My Love/Hate Relationship With Kanye West


To know me is to understand that I’ve never had anything but the ultimate professional respect for Kanye West. He came into the game with a snot nosed, scrappy fire that defined his first three records; records that I would consider classics in terms of albums that actually mean something in hip hop.

Fast forward to Hurricane Katrina. Kanye paired with Mike Myers. Live cameras. Kanye feeling some type of way, and for good reason. Kanye informing the world that our president didn’t care that a natural disaster led to the death of many, many black people (and plenty of disadvantaged whites too, Mr. West). Let us not forget his Taylor Swift tantrum, which is still the most obnoxious of all his public blundering. Then the scraps with paparazzi. The leaked dick pics. The God complex. The skirts. The experimental noise record. The surprise duets with Sir Paul.

Kanye is an enigma, but one that’s not impossible to figure out. He’s famous in a time where fame is more important than the quality of the art you’re famous for. Problem is, his art is tremendously valuable when held against the heaps of worthless trash uploaded to the internet by the minute. His ear is constantly tuned to the sound directly behind the sound rattling your eardrum. He hears that next layer, and that’s what makes his work so necessary.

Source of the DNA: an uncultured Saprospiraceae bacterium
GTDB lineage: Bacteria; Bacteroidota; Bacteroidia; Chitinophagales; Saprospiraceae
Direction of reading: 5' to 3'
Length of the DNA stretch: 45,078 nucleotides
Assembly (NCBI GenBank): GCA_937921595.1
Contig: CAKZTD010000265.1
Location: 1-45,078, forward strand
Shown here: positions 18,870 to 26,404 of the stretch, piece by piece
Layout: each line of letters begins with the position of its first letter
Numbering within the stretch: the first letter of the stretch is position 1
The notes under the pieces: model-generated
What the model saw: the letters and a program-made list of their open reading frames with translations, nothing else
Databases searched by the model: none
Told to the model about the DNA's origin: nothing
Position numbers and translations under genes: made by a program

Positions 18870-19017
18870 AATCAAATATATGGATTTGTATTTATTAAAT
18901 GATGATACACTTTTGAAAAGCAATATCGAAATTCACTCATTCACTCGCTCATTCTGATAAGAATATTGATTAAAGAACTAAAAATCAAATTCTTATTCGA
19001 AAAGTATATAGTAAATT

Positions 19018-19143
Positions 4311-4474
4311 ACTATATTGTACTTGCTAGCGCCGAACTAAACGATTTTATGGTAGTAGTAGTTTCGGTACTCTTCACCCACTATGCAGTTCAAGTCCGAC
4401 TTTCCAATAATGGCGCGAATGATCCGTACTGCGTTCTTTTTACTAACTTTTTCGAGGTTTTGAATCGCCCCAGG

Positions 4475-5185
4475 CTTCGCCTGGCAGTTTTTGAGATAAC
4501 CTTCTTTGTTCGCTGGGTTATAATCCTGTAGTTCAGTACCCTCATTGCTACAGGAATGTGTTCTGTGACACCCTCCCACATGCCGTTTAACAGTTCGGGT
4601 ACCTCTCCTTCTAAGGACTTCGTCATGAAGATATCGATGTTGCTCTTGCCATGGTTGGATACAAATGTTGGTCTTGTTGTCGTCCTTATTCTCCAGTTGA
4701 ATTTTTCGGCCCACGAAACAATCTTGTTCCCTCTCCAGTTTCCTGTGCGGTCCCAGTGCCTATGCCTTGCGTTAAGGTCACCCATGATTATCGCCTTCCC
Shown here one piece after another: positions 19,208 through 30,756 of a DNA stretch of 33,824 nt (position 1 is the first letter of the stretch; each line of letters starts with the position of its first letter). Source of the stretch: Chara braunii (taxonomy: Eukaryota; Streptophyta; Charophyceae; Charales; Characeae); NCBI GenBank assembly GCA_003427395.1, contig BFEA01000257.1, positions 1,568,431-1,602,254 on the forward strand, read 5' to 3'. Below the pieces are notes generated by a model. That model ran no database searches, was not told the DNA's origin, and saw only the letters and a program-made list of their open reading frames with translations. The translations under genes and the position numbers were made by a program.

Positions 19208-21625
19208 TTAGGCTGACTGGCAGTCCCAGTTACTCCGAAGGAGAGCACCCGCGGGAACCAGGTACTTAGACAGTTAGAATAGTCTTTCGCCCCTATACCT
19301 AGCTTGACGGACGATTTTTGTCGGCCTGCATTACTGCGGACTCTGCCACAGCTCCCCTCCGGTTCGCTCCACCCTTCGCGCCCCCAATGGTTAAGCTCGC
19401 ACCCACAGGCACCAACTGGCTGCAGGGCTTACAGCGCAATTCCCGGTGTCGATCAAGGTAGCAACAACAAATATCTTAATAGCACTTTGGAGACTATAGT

“Bound2″ shuffled on during my drive home from NYC yesterday afternoon, and I couldn’t believe how fantastic it sounded when played at a thunderous level.  Whether you can stomach his raps (and often I can’t), you cannot deny his tenacity as a songwriter. His work is jarring and oddly satisfying in separate, simultaneous worlds.

If his next record is entirely co-produced by McCartney, he’s managed to surprise me once again. If the music is something I can enjoy remains a mystery. But it’s impossible to imagine hip hop without him. I’m downloading Yeezus as we speak.  For the first time since it’s release day, I’ll give it a go with an objective ear. Maybe I missed something two years ago, and some people are humble enough to admit it.

Marilyn Manson: The Pale Emperor

It’s 2015, and Marilyn Manson has become irrelevant. He’s as far from the spotlight as a rock star can get, yet The Pale Emperor sounds like he’s been lurking in the shadows with hate in his heart all along.  This new material could have been made at the peak of Manson’s shocking career, packed to the brim with sleazy, electric fun. I definitely should not like this record as much as I do.

“Third Day Of A Seven Day Binge” and “The Devil Beneath My Feet” are ragers rooted in vintage Manson filth. Somehow he makes hell seem worth the risk while constantly keeping his tongue in cheek. The smeared lipstick, the creepy visuals, the devil’s sign…it’s one massive joke that we’ve been in on for the past twenty years, and it’s still a blast.

Listen: Nacho Picasso’s ‘Stoned & Dethroned’